Look, while the Soviet Union had great academies of science and math, and developed prowess in space and military technology they were unable to provide their people with an equivalent standard of living compared to the west. What good is all that capability if the people had to line up all day to get the basics. Their system imploded ultimately. Today, where do you think entrepreneurs and engineers and scientists from around the world want to come to create their dreams?

The Unready

I think you are completely underestimating the number of civillians in rebel-held Aleppo. Even the immediate frontlines are populated by a desperate few - many people have nowhere to go and have no desire to live in a camp even if they had the means to get there. Also, empty homes get broken into and everything is stolen or squatted. A recent Turkish estimate is 300,000. Even that seems low to me.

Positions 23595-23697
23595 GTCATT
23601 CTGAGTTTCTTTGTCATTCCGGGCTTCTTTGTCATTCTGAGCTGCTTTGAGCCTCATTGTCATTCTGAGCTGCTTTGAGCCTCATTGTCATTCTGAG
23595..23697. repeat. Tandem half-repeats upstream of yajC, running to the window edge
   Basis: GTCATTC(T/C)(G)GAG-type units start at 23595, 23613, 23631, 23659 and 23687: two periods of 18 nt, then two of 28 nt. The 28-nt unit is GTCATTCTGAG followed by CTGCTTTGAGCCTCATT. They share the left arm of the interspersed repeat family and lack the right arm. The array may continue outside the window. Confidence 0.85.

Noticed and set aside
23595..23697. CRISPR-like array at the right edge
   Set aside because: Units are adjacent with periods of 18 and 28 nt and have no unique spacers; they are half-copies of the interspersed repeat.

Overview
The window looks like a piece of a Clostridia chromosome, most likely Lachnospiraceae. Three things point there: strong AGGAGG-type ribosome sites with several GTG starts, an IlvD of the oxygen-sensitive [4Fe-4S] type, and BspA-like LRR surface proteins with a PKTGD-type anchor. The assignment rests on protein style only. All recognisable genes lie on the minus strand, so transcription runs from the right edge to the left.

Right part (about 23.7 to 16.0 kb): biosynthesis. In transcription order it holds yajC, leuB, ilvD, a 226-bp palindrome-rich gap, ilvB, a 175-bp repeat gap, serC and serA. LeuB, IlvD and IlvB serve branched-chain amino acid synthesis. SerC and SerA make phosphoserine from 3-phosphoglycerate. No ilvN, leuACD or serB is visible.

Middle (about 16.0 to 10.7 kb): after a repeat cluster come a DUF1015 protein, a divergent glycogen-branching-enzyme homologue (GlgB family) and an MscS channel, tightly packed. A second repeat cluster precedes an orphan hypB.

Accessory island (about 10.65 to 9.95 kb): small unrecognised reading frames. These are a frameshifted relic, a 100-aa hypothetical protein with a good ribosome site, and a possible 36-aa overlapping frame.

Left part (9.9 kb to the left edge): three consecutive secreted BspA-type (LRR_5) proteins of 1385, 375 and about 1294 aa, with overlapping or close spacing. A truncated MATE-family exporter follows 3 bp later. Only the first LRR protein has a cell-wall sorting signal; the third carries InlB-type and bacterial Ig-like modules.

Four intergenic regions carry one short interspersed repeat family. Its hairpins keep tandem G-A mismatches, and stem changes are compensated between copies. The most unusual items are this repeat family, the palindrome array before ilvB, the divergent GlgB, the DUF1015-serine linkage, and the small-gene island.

What i know is that there are markets, traffic, schools etc.. life goes on.


When last I saw the part of the "Saudi Wehrmacht" I was working with, it was mostly out of uniform during duty hours and playing graba$$ with each other. But that was decades ago. Perhaps they have become more fearsome since then.



The Houthis don't seem to think so. pl


Saudis have already made themselves obnoxious to the Syrians.Some won't be going home. Here's a story of how the locals dealt with the remaining Saudis when the siege of those two towns was lifted.
'Most remnant terrorist rodents fled, ignoring the orders of their mostly Saudi commanders. I have been informed by a giggling Wael that the Saudi trash was taken out to alleyways and beheaded on the spot by angry citizens. It was glorious.'



Isn't Queensland the tropical north of Australia? Crocodile Dundee country? What do you do there? "Weapons of Mass Destruction" are defined as chemical, biological, or nuclear weapons. Which of these were employed in Libya? pl


I'm not surprised. Everybody in southwest Saudi - including members of the "Wehrmacht" - was terrified of the Yemenis who came into town in their garlanded long hair, huarache sandals, skirts, short swords, and jackets which often concealed a pistol in a shoulder holster. But the terror was hidden behind a smug arrogance about Yemen's poverty.